Wednesday, January 27, 2010

Free shaping: crate training

When we first got Karma (age 6 months), I tried to confine her to a crate at night and when we left her alone.  I thought that was the safest place for her (and for everything else in the house).  She went into hysterical fits in the crate, though, shredding her bed and shrieking like a banshee.  I gave up on the crating and she magically behaves herself really well when she's alone.

When we started agility training, the instructors warned that by the third level (week 19) our dogs would need to be crated sometimes during class in crates along the side of the room.

I re-dedicated myself to the task of training her to accept being crated. I tried to lure her into the crate with the big guns of dog training: bacon, peanut butter, Velveeta. She would not put a paw in the crate to get to them, even when she was alone. When that didn't work, I figured our agility training would come to an end at week 18.

A few weeks before the deadline, it dawned on me to try free-shaping to get her into the crate. (The first behavior she learned by free-shaping was backing up onto an inclined plank. She's so pleased with learning that behavior that she does it all the time spontaneously during class.)

Step by step, over the course of days, in 5-10 minute sessions:
  • I put the crate in the living room and stocked myself with treats (chicken, hotdogs, Velveeta).
  • Stood in the living room.
  • Karma started offering behaviors (rolling over, backing up, sitting...) which I ignored.
  • When she looked in the direction of the crate, I marked (with a clicker) the behavior and gave her a treat.
  • After treating her a few times for just looking in the direction of the crate, I withheld the click/treat until she took a step toward the crate.
  • Then I waited for her to take two steps toward the crate before rewarding her.
  • Then I waited for her to get right up to the crate.
  • Then the big hurdle: I waited for her to put one paw in the crate. She did it!
Eventually (this is over the course of many days), she walked all the way into the crate.

Then I worked on increasing the amount of time she had to be in the crate before treating her.  I did this while leaving the crate door open.  I increased the time by one second at first, then later, when she was up to 15 seconds, I increased time in 5 second intervals. Then, I worked on stepping away from the crate. At first, just one step away, then two, then five, then turning my back and walking one step, etc. Eventually, I worked up to being able to turn my back, leave the room, go upstairs and come back down, while she stands quietly in the crate even though the door is open. Then I worked on incrementally closing the door. Voila! We did it! She can be crated!  Finally, we went through the same process (but much more quickly) at the training center.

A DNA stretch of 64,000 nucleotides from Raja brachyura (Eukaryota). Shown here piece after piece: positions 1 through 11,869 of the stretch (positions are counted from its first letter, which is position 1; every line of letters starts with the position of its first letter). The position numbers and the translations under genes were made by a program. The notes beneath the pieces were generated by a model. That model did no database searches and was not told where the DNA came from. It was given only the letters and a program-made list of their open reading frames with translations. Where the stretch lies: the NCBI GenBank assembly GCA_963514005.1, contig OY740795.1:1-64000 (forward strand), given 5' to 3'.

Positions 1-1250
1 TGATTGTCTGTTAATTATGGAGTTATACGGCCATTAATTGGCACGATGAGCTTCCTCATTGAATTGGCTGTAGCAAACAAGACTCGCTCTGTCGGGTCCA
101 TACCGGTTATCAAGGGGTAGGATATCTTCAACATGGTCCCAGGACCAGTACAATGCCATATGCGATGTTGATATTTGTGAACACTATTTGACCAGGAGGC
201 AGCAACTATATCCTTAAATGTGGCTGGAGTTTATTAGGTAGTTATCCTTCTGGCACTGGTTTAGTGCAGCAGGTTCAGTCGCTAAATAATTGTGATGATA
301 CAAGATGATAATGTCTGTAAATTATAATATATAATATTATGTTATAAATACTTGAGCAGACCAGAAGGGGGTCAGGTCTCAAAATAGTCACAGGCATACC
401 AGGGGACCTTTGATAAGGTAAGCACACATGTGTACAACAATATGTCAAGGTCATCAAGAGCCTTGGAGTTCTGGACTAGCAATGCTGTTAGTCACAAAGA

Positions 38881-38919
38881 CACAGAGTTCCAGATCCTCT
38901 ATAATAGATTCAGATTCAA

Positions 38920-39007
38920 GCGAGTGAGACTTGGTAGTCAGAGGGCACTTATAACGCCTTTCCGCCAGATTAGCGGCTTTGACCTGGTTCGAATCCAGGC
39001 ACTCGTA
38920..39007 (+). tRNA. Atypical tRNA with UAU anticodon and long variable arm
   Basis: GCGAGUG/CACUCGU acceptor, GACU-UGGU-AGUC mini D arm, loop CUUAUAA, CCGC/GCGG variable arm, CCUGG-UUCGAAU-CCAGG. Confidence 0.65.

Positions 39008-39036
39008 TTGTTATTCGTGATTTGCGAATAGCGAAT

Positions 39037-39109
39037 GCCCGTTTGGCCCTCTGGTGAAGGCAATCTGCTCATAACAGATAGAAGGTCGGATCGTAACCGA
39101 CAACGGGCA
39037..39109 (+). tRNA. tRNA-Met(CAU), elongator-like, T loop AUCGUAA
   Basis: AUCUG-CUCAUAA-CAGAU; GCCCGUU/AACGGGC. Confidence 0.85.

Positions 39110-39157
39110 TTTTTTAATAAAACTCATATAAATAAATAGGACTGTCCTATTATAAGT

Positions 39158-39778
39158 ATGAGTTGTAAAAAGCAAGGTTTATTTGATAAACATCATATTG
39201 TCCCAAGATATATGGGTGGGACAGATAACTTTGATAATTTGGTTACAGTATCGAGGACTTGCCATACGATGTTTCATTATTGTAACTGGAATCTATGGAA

I can't explain why she was willing to put a paw in the crate when we were free-shaping, but wouldn't do it when she was lured with bacon. Something about it was just fundamentally different to her. Free-shaping is a fun game to her.

Tonight we start Week 27 of agility training.

Tuesday, January 26, 2010


We read Bram Stoker's Dracula for book club.  It was a fun read.  I pitched it but really had no idea what the story was beyond the fact that Dracula was a vampire.  It's considered a classic and seemed worthy of reading since it's the literary origin of an icon.

It was published in 1897, after the Industrial Revolution and about 30 years after Darwin's Origin of the Species.

In short, a group of Westerners (British, Dutch, American) defeat Dracula through use of Christianity, modern science and technology, and folklore.

Dracula is essentially pro-Western, pre-WWI propaganda. Its message is that "evil Romanians will corrupt our pure, virtuous women through sexual deviancy and our women in turn will corrupt our men thereby destroying Western civilization, therefore Romanians must be stopped; P.S. Romanians are Satan himself".

Sunday, January 24, 2010